News / South Africa

Ilse de Lange
2 minute read
9 Apr 2018
9:24 pm

Boeremag leader’s appeal bid turned down

Ilse de Lange

Another Boeremag leader Dr Lets Pretorius and his sons, bombers Wilhelm and Johan Pretorius – will apply for bail pending their bid to appeal.

Dirk Hanekom seen at the North Gauteng High Court in Pretoria on October 29, 2013, in Pretoria, South Africa. The members of the Boeremag were convicted of high treason and given jail terms between 5 and 30 years. Picture: Gallo Images

The High Court in Pretoria on Monday dismissed a bid by one of the Boeremag leaders, Dirk Hanekom, to appeal against his 20-year prison sentence for high treason.

Judge Eben Jordaan, who in 2013 sentenced the 20 Boeremag accused to between 25 years effective imprisonment and totally suspended jail terms, for plotting to violently overthrow the ANC-led government, said there were no prospects that Hanekom’s appeal would succeed.

The judge in 2013 found that the Boeremag had planned to destroy democracy, and to create chaos in the country by murdering the late Nelson Mandela with a land mine, which could have resulted in bloodshed.

The Boeremag’s bomb squad had bombed various targets, killing Soweto mother Claudia Mokone, and were planning five massive car bombs for targets in Pretoria, Johannesburg and Marabastad, when they were arrested.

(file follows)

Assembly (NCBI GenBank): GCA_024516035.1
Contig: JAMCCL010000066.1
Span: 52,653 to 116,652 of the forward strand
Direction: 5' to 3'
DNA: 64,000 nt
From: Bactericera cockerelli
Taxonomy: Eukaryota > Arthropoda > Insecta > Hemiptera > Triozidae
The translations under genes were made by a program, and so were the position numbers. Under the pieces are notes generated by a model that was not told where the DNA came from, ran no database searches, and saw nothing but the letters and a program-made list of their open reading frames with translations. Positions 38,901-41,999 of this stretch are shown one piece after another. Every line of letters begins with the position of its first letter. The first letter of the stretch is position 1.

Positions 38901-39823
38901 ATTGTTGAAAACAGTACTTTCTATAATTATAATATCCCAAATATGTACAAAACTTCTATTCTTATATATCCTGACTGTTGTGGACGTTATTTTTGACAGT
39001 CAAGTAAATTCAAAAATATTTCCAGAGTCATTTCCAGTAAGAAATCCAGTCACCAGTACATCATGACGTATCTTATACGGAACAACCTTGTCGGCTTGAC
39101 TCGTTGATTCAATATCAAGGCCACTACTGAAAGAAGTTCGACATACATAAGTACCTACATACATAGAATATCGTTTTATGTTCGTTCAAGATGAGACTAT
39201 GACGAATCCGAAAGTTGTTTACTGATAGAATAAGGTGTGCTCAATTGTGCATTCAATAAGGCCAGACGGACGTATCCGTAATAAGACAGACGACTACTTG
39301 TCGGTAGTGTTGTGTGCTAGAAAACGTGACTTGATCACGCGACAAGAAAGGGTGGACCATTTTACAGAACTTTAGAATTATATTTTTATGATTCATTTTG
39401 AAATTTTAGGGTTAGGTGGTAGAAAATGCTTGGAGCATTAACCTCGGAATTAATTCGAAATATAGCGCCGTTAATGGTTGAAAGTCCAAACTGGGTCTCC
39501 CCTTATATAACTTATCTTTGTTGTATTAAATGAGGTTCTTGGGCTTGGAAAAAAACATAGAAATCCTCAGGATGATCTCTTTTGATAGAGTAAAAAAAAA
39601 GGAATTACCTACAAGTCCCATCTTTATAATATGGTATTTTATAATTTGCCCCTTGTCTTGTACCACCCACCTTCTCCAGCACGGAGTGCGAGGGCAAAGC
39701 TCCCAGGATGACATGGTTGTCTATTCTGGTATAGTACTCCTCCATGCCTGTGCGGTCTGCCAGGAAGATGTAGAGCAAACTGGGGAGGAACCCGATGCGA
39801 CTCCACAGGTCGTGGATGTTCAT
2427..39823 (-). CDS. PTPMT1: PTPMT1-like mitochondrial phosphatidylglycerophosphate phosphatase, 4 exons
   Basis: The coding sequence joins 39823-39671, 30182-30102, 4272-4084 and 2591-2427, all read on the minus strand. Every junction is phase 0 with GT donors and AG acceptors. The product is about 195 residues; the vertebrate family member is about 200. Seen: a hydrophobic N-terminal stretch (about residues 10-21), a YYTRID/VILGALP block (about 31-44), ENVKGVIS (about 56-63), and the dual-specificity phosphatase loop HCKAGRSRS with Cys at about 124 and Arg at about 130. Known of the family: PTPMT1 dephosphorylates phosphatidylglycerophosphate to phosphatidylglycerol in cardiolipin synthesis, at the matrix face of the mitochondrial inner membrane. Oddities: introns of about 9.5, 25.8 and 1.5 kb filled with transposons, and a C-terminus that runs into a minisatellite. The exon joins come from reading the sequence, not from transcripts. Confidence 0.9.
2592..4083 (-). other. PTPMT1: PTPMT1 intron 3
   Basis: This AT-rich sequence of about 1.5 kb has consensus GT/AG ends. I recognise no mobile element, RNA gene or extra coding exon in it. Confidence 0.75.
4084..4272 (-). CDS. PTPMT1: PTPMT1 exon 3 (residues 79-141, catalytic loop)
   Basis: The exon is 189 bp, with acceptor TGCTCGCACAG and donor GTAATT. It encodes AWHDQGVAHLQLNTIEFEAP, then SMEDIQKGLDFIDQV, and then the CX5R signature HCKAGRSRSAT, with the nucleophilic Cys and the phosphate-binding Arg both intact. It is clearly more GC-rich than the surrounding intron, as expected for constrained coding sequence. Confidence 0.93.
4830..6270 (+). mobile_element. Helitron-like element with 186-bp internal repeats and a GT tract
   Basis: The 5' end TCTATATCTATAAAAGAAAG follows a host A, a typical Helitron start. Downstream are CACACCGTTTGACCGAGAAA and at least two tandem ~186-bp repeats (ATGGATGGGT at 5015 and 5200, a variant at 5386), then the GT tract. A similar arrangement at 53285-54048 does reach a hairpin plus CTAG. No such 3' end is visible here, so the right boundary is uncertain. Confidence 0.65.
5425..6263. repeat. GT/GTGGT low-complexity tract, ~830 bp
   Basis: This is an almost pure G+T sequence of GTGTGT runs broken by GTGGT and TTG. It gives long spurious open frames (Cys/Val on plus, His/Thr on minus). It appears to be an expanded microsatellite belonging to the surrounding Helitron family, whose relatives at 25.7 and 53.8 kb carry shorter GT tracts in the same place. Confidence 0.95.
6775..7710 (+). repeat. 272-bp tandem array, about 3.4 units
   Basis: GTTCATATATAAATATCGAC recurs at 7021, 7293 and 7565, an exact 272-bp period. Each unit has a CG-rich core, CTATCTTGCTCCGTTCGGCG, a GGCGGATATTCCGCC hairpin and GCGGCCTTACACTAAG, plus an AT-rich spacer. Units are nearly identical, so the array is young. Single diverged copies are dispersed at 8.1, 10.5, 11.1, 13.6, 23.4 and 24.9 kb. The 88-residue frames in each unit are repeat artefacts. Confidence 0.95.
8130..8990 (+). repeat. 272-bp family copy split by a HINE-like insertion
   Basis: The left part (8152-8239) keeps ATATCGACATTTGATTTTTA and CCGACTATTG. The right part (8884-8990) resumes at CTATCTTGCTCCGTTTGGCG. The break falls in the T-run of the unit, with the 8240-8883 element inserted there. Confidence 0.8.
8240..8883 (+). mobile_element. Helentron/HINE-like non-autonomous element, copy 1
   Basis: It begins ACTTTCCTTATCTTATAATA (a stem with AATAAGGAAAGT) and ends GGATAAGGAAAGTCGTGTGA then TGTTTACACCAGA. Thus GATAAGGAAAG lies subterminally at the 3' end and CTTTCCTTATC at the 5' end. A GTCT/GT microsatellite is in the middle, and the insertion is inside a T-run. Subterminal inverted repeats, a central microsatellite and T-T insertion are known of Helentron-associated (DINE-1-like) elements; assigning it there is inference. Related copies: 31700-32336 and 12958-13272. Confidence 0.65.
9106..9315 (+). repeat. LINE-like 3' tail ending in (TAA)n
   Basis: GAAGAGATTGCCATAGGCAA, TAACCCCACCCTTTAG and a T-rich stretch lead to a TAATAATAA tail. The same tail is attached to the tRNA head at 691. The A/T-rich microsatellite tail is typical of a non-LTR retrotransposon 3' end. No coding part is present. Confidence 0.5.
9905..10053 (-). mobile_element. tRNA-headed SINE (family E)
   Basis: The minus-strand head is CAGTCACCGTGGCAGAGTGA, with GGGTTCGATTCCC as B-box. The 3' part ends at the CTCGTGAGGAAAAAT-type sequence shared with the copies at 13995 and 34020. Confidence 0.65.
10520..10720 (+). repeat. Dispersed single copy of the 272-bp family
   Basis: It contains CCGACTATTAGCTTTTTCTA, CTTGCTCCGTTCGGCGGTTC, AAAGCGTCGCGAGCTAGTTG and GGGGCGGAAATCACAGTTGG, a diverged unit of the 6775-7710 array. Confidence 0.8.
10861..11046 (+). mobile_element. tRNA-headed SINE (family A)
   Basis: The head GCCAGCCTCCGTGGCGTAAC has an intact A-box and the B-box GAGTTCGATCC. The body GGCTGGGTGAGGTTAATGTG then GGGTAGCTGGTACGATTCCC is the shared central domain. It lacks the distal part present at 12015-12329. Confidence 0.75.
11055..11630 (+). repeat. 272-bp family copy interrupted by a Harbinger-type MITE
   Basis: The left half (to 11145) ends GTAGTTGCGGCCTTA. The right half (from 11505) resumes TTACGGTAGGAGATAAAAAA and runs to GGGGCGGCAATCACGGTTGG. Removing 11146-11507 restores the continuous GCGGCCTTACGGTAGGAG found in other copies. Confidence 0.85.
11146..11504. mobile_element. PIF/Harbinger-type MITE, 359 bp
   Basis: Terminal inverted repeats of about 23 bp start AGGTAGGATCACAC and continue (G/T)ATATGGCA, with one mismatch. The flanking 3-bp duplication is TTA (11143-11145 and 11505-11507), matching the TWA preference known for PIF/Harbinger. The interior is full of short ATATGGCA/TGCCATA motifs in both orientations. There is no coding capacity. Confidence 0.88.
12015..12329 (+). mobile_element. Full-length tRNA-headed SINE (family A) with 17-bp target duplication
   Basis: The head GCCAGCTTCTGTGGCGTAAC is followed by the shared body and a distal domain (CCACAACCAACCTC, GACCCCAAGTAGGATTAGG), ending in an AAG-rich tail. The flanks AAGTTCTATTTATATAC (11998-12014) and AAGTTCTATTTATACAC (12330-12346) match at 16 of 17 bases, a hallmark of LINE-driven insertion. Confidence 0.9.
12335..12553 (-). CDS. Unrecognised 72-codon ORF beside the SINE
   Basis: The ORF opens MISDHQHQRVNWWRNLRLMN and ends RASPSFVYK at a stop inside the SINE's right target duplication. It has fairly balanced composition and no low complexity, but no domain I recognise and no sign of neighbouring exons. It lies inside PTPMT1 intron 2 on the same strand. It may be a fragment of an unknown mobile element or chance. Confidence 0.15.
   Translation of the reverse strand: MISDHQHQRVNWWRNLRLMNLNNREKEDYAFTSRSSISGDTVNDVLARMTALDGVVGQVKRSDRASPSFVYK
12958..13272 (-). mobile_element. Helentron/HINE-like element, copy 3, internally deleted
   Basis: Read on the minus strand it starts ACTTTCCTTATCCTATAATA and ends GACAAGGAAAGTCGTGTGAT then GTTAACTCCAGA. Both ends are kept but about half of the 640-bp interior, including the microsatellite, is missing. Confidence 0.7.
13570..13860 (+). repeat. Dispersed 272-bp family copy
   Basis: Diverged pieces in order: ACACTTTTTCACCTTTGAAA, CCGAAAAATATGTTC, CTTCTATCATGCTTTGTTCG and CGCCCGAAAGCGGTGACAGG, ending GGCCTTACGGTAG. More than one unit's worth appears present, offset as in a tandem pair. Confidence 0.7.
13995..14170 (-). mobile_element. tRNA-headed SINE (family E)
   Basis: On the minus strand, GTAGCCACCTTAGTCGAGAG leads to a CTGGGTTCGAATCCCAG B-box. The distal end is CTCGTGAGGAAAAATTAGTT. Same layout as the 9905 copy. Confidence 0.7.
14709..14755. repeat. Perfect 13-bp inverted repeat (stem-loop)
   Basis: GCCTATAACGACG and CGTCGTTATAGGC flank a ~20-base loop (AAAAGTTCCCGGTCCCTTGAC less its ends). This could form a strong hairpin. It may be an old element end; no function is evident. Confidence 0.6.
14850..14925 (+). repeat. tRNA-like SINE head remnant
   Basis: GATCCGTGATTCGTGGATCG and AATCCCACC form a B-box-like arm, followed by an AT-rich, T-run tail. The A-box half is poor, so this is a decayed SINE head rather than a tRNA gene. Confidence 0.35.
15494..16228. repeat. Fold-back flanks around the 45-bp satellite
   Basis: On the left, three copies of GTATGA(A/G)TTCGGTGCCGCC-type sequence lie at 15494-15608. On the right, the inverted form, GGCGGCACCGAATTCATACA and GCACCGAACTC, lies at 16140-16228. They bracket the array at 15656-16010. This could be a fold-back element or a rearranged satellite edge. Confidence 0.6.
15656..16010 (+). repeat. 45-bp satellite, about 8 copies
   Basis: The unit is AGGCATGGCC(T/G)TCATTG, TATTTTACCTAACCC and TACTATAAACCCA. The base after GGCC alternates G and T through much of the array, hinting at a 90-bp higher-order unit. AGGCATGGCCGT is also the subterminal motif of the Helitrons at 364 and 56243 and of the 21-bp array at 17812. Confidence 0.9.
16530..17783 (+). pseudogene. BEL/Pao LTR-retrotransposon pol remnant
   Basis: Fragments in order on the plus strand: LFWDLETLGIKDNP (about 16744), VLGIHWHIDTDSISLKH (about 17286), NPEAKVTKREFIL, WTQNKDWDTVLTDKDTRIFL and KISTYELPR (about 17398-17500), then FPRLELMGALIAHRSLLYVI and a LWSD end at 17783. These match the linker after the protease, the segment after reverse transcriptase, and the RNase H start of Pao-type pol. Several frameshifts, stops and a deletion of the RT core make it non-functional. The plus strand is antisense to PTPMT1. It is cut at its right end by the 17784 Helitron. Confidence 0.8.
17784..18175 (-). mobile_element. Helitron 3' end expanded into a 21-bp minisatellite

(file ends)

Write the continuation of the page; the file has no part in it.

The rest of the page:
Judge Jordaan also dismissed Hanekom’s bid to be released on bail pending his appeal, and an application to force Legal Aid South Africa to appoint a senior advocate to handle his appeal.

Hanekom, who is now studying theology in prison, told the court he had initially decided against applying for leave to appeal.

He instead applied to former president Jacob Zuma to pardon him, but his application was turned down and no answer was forthcoming about a renewed bid.

He conceded that he had correctly been convicted of high treason, but felt he had not received a fair trial and had grounds for appeal.

Hanekom maintained the state’s possession of privileged documents seized during his arrest rendered his trial unfair, although the state was not allowed to rely on the documents.

He also felt aggrieved about the state initially negotiating with him to become a state witness, but then decided to charge him, and claimed he had been “trapped” into becoming part of the Boeremag plot.

Judge Jordaan said there was no merit in any of Hanekom’s submissions, and his own admission that his high treason conviction was correct drew a red line through any argument on the merits.

He said the Supreme Court of Appeal had dismissed the appeal of Boeremag master bomber Kobus Pretorius, who was also sentenced to 20 years imprisonment and there was no chance that Hanekom’s appeal against a similar sentence would succeed.

Meanwhile, another Boeremag leader Dr Lets Pretorius – together with his sons, Boeremag bombers Wilhelm and Johan Pretorius – will apply on Tuesday for bail pending their bid to appeal.


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